St. Andrew's Congregation
St. Andrew’s Evangelical Lutheran Latvian Congregation in Toronto has been ministering to the needs of the Toronto Latvian community since March 13, 1949, and has undergone many changes over time.
Founded by World War II refugees from their Soviet occupied homeland, Latvia, to serve Latvian Lutherans who had made their new home in Toronto, the congregation has now become a more diverse community that includes ethnically mixed marriages and families where the Latvian language is not spoken at home. The services and activities of our congregation of about 600 members now embraces both the Latvian language as well as English.
From 1951 the St. Andrew’s church at 383 Jarvis St., Toronto, was the jointly-owned home for both the Latvian and Estonian Lutheran congregations until October 1, 2015 when the church property was sold.
In 2012 the St. Andrew’s Ev. Lutheran Latvian and Estonian congregations were approached by Grace Church, Toronto, regarding the possibility of using our church to hold their Sunday worship. Those initial discussions developed into a possible consideration to sell the property to Grace Church after both congregations concluded that the physical facilities within the St. Andrew’s church were too large and expensive to maintain given the size, and the programmatic needs of our congregations. The effort to maintain the church was impacting our ability to meet our mission and vision.
In February 2015, Grace Church committed to the purchase of St. Andrew’s church at 383 Jarvis Street, with a closing date of October 1, 2015. This permitted the historic church (built 1878) to benefit from the stewardship of a vibrant and growing congregation.
For over sixty years, St. Andrew’s church was our home, the place where our children were baptized and confirmed, and where our congregation members were married. It was a very important place where we shared our joys and sorrows. For many years it served as the home for our ethnically based activities, Latvian school, scouts and guides, dance programs, and relief organizations serving Latvia. The memories of all those events and activities are heart felt and deeply cherished. For many of our parishioners departure and adjustment to the transition was emotionally difficult.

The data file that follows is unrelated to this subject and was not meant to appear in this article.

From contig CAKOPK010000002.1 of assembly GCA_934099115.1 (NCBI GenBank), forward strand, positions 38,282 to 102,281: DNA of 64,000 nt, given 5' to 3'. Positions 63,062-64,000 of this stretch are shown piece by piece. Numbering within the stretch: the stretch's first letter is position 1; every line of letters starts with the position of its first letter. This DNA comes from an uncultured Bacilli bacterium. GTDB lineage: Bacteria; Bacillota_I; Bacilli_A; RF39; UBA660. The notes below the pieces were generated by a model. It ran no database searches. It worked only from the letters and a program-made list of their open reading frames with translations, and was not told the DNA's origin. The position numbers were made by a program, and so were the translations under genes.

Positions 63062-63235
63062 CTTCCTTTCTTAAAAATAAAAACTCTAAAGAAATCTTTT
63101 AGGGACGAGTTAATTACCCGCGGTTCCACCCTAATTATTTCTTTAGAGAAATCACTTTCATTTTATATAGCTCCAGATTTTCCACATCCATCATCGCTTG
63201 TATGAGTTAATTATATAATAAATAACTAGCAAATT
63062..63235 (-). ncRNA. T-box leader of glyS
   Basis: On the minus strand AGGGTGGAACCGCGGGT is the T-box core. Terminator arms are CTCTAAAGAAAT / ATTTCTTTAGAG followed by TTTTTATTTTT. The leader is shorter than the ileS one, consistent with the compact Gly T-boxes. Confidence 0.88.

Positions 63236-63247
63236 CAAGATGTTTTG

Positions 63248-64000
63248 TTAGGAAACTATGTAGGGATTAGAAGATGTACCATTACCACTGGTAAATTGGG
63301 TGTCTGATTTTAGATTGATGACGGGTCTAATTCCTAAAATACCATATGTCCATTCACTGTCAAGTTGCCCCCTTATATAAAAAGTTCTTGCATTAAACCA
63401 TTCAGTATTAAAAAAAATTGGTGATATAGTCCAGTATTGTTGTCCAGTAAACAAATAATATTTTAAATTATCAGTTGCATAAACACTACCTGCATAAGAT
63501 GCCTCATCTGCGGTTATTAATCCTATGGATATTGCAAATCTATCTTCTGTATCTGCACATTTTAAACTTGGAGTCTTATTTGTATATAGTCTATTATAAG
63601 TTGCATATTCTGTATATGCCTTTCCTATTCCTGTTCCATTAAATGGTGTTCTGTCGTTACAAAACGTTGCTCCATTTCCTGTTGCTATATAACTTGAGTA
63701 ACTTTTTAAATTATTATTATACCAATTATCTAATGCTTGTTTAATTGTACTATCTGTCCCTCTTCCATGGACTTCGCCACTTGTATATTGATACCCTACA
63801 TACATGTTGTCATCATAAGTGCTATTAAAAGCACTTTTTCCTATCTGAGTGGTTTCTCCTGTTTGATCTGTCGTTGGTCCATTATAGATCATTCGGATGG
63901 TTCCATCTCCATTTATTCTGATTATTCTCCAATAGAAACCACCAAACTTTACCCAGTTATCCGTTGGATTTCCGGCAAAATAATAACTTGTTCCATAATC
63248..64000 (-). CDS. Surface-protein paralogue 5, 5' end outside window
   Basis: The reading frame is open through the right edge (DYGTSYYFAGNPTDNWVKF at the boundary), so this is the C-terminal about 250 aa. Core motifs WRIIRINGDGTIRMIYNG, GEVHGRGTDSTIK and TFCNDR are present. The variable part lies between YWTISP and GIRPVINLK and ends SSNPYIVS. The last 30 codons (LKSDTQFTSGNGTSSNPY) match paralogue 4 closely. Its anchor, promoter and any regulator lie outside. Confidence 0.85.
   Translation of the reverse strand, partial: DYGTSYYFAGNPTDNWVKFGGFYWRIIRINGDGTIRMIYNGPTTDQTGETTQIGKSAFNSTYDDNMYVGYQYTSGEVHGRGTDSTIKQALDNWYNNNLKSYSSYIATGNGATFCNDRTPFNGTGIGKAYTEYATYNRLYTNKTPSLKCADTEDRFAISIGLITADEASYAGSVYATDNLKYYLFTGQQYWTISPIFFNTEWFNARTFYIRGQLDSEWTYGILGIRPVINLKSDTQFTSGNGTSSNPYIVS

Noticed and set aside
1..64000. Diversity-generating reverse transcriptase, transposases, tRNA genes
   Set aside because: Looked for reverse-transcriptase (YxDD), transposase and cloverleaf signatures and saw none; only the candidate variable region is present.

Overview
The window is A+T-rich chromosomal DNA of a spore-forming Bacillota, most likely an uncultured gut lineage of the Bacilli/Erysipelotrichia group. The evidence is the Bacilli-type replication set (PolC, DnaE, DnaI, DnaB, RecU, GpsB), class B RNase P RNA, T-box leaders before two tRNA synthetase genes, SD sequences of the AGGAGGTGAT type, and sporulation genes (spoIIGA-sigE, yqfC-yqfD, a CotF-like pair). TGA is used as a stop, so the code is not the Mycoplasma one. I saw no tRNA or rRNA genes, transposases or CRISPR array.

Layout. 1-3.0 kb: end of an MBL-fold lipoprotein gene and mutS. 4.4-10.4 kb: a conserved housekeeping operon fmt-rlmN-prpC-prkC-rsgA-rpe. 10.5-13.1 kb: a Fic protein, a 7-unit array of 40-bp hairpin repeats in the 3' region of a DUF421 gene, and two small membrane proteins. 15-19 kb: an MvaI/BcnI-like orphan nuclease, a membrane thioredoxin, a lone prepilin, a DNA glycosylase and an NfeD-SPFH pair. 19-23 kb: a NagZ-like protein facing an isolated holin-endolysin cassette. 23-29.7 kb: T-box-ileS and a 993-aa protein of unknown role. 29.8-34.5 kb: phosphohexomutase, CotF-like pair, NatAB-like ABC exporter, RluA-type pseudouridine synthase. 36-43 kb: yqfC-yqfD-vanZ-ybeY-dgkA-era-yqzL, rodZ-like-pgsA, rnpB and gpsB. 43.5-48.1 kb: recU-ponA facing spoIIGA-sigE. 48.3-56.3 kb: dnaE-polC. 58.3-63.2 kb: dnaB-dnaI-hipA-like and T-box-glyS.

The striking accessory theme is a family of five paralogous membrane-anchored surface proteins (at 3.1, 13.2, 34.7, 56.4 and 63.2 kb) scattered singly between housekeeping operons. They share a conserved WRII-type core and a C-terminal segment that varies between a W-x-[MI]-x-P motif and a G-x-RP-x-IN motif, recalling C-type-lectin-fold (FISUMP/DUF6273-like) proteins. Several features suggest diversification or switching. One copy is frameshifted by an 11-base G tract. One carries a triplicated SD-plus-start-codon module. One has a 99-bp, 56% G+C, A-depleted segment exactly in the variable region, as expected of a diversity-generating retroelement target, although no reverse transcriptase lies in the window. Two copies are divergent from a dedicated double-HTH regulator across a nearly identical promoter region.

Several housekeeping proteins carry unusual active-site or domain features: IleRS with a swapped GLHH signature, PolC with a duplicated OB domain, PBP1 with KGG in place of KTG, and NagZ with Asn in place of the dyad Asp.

In exploring alternatives, our congregation concluded that the best choice was to forge a partnership with St. John’s Ev. Lutheran Latvian Church and to use their facilities for our worship and services in Toronto. Following a number of meetings with the leadership of St. John’s congregation, a cooperation agreement was signed, beginning a new partnership with them. As of January 2015, we began holding worship and Sunday services at the St. John’s church and in October moved our administrative office and other activities to our new location at 200 Balmoral Ave. where we continue to be “two congregations under one roof”.
In 1953 the congregation bought their country property – Sidrabene at 5100 Appleby Line, Burlington, which serves as a recreation and retreat centre with a large main hall, tuck shop, swimming pool, splash pool, children’s playground and operates a children’s summer camp. It provides indoor or outdoor rental space and opportunities for camping. There is an outdoor chapel where services are held every Sunday morning and Wednesday evening in the summer during camp, and on the first Sunday of every month from October to June.
The first pastors of the congregation were Rev. Ādolfs Gaudiņš and Rev. Alfreds Skrodelis, followed by Rev. Ādolfs Čops (1950 – 1974), Rev. Juris Cālītis (1974 – 1996) as well as Rev. Māris Ludviks (1988 – 1991). From 1997 until her retirement in 2020 the pastor at St. Andrew’s was Rev. Ilze Kuplēns-Ewart.
Since January 2021 the pastor at St. Andrew’s is Rev. Dag Demandt.
Congregational leadership is provided by the Church Council chaired by Līga Miklašēvics.
St. Andrew’s Evangelical Lutheran Latvian Church belongs to the Eastern Synod, Evangelical Lutheran Church in Canada (ELCIC), the Latvian Evangelical Lutheran Church Worldwide (LELCW) and the Latvian Evangelical Church of America (LELCA).